By allowing ads to appear on this site, you support the local businesses who, in turn, support great journalism.
Supreme Court upholds murder conviction
Placeholder Image

Despite his argument that his defense attorney was incompetent and ineffective, the Georgia Supreme Court has upheld the murder conviction of Darrell Antonio Crowder, who was sentenced to life for the 2008 murder of his estranged wife.

Crowder has been battling with the court system for several years. Initially, he took a plea deal in 2009, admitting to shooting 43-year-old Catcilia Crowder in 2008. Crowder admitted in front of Newton County Superior Court Judge Eugene Benton that he shot his estranged wife to death in her Newton County home after leaving his post office distribution job in Atlanta and breaking down her door while their child slept in the home. He was sentenced to life plus five years, with a requirement that he serve at least 30 years before becoming eligible for parole.

In 2010, Crowder pleaded ineffective assistance of counsel, saying his attorney misinformed him about his eligibility for parole and told him he would not have to serve the full 30 years before his eligibility kicked in. Additionally, he told Benton that, had he known about the parole condition, he would have insisted on a trial.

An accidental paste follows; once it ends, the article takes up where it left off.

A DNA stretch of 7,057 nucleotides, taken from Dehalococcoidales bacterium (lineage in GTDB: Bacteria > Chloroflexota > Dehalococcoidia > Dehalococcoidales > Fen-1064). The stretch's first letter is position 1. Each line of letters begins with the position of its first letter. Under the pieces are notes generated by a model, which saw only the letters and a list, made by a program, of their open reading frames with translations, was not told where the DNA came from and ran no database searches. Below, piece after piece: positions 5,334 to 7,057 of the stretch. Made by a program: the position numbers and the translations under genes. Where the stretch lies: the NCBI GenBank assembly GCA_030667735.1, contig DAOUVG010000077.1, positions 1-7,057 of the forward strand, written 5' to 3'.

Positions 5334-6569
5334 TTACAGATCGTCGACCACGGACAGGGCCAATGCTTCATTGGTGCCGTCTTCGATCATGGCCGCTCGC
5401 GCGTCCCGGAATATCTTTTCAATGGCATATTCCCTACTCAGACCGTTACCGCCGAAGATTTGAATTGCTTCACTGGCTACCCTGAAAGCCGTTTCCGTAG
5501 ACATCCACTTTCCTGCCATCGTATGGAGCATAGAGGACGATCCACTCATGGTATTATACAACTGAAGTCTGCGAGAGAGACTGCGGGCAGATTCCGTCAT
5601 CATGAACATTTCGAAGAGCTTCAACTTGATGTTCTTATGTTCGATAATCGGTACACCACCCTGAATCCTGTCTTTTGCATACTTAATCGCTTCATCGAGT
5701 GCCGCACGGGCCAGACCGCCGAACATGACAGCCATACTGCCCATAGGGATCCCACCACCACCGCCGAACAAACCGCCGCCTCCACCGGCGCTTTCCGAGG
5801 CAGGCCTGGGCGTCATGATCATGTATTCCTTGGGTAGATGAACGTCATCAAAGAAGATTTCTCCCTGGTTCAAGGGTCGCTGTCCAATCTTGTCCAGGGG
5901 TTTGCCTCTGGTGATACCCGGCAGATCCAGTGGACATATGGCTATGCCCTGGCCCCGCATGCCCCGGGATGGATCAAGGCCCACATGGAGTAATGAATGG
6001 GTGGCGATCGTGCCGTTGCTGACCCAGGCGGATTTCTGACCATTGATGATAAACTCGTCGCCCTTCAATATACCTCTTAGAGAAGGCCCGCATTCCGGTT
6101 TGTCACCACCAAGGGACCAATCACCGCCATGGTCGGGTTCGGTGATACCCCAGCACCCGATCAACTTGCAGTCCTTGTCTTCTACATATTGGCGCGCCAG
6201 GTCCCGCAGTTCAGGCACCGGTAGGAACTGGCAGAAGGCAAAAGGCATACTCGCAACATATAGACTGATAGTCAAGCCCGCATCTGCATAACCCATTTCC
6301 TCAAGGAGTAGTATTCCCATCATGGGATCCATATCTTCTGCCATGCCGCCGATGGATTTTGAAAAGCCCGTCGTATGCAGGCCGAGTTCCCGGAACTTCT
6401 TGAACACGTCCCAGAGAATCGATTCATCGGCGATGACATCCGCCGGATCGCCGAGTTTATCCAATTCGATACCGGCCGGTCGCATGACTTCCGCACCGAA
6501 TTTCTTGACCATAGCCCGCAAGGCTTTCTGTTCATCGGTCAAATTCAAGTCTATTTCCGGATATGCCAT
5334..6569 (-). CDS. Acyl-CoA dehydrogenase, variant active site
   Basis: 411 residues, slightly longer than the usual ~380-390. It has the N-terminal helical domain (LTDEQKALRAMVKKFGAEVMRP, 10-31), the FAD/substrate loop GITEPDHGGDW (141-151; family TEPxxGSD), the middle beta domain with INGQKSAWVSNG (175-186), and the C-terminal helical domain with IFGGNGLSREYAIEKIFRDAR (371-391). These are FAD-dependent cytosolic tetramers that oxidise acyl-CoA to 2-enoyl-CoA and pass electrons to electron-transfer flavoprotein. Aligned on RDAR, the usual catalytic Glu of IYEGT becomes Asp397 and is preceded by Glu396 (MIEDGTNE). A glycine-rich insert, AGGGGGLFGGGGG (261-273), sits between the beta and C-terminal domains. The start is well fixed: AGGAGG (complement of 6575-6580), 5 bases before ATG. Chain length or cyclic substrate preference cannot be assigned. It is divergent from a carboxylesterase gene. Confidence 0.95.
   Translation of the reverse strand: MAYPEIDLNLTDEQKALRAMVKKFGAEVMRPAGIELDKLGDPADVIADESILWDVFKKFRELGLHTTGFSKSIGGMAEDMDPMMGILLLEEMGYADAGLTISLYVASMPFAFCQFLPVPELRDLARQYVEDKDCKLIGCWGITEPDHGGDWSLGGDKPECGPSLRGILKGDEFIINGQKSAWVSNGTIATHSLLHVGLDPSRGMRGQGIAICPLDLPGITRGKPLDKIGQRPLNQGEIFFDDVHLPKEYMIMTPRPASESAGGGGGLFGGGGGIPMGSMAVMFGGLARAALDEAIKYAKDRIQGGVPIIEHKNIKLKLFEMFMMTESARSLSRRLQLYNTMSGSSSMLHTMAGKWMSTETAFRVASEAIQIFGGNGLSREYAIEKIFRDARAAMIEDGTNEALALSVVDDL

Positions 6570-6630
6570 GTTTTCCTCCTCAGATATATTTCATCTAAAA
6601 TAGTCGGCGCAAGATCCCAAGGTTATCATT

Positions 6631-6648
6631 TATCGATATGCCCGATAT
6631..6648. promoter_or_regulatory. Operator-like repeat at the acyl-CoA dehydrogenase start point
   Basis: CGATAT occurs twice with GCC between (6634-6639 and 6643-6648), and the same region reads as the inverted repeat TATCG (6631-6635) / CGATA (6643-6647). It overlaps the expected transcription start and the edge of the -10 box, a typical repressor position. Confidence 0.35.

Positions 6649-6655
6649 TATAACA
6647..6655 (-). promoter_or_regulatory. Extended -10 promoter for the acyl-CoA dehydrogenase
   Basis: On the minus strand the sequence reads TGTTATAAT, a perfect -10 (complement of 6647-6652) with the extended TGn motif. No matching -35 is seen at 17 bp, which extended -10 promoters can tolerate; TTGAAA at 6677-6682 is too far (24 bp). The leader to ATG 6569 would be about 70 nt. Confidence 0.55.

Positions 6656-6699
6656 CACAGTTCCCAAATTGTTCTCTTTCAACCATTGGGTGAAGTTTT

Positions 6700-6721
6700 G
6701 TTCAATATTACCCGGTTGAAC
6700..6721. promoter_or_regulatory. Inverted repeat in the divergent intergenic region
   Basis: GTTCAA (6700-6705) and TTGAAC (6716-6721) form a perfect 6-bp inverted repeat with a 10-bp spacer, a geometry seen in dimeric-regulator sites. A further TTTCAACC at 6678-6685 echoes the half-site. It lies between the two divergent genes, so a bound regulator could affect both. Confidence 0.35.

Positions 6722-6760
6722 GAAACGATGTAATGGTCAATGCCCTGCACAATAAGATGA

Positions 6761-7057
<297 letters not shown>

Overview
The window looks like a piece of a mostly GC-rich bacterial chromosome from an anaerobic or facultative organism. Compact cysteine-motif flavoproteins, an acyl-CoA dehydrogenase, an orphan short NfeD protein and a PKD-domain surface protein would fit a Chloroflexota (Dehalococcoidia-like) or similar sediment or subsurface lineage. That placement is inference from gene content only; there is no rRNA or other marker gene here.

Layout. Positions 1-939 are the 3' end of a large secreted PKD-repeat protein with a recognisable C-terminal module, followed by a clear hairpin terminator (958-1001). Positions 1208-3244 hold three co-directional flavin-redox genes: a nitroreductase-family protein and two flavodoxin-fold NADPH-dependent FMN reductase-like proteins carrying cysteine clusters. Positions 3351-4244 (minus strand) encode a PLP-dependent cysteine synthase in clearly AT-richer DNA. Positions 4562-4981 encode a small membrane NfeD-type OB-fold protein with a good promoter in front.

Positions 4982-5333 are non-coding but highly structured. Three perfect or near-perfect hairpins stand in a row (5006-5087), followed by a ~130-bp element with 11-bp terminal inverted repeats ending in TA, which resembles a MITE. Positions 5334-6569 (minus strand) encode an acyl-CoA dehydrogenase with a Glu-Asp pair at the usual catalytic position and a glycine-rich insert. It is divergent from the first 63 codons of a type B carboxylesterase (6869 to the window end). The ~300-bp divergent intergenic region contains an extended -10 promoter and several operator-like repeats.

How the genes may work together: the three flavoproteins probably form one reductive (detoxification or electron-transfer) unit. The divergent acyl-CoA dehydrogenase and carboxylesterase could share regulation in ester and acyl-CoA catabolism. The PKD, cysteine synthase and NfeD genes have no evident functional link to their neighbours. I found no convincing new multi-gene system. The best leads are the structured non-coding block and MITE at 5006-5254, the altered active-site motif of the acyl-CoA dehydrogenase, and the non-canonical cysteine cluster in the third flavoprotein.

Benton denied his request. However Benton’s ruling was overturned by the Georgia Supreme Court, and he was granted a trial that began in March.

Crowder fared no better with a jury. He was convicted and sentenced to life plus 35 years, 30 years more than he received when he first pleaded guilty in 2009.

The motion filed for the most recent request to the Supreme Court stated that Crowder was entitled to a new trial because "the jury verdict is contrary to the evidence, the jury verdict is contrary to the substantial weight of the evidence, the verdict and sentence is contrary to law, and the state failed to prove guilty beyond a reasonable doubt."

However the Supreme Court unanimously upheld Crowder’s murder conviction and life sentence, with Justice Robert Benham stating that Crowder "failed to show that his trial counsel rendered constitutionally ineffective assistance," and the evidence at trial "was sufficient to authorize a rational trier of fact to find (Crowder) guilty beyond a reasonable doubt of the crimes for which he was convicted."

Crowder is currently serving his sentence for murder, cruelty to children (the couple’s daughter and a friend were in the house at the time of the murder), burglary and possession of a firearm during the commission of a felony. He is being held in Helena, Ga., at Telfair State Prison.